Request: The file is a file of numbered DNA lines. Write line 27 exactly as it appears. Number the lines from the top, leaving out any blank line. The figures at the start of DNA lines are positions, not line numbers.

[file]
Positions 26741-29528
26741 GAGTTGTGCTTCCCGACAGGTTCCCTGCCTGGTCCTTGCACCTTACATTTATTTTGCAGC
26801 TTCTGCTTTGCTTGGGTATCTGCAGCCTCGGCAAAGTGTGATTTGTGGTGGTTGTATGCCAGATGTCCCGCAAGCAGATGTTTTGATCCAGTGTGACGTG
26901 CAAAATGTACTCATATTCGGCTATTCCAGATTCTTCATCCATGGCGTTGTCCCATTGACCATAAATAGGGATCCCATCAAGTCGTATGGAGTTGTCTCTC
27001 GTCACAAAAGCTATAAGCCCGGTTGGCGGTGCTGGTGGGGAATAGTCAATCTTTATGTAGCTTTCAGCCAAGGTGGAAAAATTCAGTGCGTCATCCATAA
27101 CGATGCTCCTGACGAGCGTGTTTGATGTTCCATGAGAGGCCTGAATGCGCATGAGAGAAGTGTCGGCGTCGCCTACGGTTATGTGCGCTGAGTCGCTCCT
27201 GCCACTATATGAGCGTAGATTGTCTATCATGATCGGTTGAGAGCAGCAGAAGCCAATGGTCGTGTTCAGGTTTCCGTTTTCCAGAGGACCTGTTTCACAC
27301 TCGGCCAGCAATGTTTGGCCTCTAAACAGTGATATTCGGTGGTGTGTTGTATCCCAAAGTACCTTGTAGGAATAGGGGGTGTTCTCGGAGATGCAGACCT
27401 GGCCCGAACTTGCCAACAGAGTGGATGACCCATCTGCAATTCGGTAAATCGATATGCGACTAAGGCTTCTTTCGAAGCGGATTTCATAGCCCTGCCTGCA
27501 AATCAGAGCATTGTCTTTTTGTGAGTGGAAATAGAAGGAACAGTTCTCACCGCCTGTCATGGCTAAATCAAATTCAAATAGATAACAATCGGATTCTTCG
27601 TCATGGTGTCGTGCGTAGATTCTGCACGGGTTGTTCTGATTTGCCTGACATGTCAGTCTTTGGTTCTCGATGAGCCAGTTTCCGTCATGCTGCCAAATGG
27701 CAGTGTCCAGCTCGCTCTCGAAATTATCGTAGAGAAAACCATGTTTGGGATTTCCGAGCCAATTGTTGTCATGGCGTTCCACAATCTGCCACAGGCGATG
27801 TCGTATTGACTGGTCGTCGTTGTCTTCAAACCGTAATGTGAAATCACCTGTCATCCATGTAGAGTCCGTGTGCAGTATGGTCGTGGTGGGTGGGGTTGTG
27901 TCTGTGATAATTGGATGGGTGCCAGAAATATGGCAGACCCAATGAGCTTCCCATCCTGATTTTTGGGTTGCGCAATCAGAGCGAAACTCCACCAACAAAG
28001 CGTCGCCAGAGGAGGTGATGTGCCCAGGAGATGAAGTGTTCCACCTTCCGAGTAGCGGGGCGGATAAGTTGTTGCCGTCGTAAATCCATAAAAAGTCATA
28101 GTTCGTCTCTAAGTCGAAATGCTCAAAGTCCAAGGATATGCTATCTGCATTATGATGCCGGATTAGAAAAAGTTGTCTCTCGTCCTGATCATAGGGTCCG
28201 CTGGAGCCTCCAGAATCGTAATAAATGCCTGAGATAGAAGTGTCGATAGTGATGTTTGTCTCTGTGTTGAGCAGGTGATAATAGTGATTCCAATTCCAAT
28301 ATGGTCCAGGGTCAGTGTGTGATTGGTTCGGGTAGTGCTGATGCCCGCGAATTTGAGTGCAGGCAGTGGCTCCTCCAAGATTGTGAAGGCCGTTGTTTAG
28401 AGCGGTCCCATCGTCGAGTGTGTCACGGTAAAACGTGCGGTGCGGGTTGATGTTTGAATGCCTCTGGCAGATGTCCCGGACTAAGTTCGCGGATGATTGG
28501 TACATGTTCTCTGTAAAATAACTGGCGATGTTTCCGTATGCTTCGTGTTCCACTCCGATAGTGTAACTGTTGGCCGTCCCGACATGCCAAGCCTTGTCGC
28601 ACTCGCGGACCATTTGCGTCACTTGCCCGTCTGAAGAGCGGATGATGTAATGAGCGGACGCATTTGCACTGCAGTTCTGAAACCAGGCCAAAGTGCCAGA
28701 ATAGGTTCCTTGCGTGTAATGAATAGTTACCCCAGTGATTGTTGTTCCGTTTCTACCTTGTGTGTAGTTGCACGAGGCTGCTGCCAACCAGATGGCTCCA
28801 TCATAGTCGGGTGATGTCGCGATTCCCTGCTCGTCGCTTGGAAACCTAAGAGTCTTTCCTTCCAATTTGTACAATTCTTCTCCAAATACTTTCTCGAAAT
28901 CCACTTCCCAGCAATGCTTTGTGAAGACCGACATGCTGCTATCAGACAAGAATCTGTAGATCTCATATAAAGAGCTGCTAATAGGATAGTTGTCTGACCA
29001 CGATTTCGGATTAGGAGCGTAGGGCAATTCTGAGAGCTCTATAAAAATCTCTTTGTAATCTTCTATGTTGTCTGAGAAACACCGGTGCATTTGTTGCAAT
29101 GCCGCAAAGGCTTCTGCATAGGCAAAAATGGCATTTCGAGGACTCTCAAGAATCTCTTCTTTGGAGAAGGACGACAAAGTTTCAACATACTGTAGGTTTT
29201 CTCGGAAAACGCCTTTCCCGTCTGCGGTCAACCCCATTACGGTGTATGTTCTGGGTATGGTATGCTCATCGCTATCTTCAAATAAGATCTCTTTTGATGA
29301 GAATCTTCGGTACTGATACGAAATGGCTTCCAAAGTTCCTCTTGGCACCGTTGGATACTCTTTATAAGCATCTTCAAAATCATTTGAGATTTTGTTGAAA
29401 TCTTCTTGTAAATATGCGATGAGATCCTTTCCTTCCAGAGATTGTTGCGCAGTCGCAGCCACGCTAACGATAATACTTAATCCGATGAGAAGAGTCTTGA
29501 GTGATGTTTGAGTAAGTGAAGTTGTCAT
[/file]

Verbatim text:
29201 CTCGGAAAACGCCTTTCCCGTCTGCGGTCAACCCCATTACGGTGTATGTTCTGGGTATGGTATGCTCATCGCTATCTTCAAATAAGATCTCTTTTGATGA